Fine-tuning asset allocation towards higher or lower risk assets in the short term can help maximise portfolio returns, while keeping market risks to a minimum, compared to a benchmark index.
Tactical asset allocation can provide investors with flexibility and short term planning within a long term strategy. This strategy benefits investors by providing a means to actively manage a portfolio in line with investment goals, risk tolerance and investment time horizon.
Global ETF assets under management 1
Launched the first US-listed ETF
Global number of ETF offerings 2
There are a number of options available to investors to implement tactical asset allocation, including exchange traded funds (ETFs). The unique structure of an ETF enables investors to buy or sell them at any time throughout the day.
The range of ETFs available to institutions is vast. At the end of December 2018, there were 7,199 exchange traded products (ETPs -which include ETFs and exchange traded notes), available globally3, providing exposure to almost every tactical asset allocation option an institutional investor could want. Beyond the core exposures to major indices, investors can use ETFs to access sectors and sub-sectors, thematics, commodities, fundamental factor tilts and more.
In addition to representing virtually every asset class, ETFs offer efficient vehicles for implementing a tactical idea. The flexibility enabled by ETFs' speed of execution and ease of use make them versatile and effective tools in an expanding list of institutional investors’ portfolio functions.
As a result, ETFs are becoming an increasingly popular means of taking on both tactical and strategic exposures needed for portfolio construction and adjustment.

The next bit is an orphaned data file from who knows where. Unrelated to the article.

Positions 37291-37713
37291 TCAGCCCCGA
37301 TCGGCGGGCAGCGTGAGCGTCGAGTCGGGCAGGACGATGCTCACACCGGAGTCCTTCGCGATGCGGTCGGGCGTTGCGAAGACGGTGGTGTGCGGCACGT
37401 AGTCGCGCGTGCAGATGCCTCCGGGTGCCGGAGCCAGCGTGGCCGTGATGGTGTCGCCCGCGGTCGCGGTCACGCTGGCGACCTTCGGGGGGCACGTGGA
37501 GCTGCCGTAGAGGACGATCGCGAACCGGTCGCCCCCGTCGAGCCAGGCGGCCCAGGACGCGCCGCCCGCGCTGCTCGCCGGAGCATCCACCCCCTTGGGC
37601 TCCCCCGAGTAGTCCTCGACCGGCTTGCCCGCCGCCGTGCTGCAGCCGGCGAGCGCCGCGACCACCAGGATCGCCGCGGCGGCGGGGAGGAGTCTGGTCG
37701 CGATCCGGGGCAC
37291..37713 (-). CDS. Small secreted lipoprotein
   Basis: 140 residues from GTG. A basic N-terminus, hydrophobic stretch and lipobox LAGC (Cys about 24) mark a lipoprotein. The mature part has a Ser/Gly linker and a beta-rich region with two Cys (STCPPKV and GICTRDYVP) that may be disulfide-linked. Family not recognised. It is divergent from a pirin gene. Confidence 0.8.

ETFs Versatility Shines in Volatile Markets
In 2018, institutional investors increased their use of ETFs in making tactical adjustments to portfolio allocation – a move likely driven in part by institutions’ need to react quickly to the volatile market conditions and the deep sell-off in global equity markets during 2018.
Between October and December 2018, a new US ETFs survey from Greenwich Associates canvassed 181 institutional investors, including 37 institutional funds, 33 insurance companies/insurance company asset managers, 56 registered investment advisors and 11 investment consultants.
The study highlights that 72% of investors cite tactical adjustments as a primary application for ETFs4, up from 67% of participants in the previous year. Study participants say one of the main benefits of investing in ETFs is an ease of use that allows them to quickly and seamlessly integrate ETFs into strategies across portfolios and asset classes.
We launched the industry’s first US-listed ETF in 1993 as a cash equitisation vehicle for institutional investors. Since then, institutions remain some of the largest investors in ETFs, with usage continuing to expand across a wider range of investors and investment strategies. ETFs offer investors further benefits – they are low cost, simple, tax efficient and easy-to-access investments.
Providing unique insight into the fixed income market via a snapshot of both fixed income flows and holdings indicators, extracted from a wider data set that represents $10 trillion of assets, and PriceStats®, an innovative inflation tool tracking daily price changes of millions of online items.
1Source: Morningstar, as of March 31, 2019.
2Source: Morningstar, as of March 31, 2019.
3Source: Morningstar, as at 31 December 2018
4Source: ETFs: U.S. Institutions’ New Tool of Choice for Portfolio Construction, Greenwich Associates, Q1 2019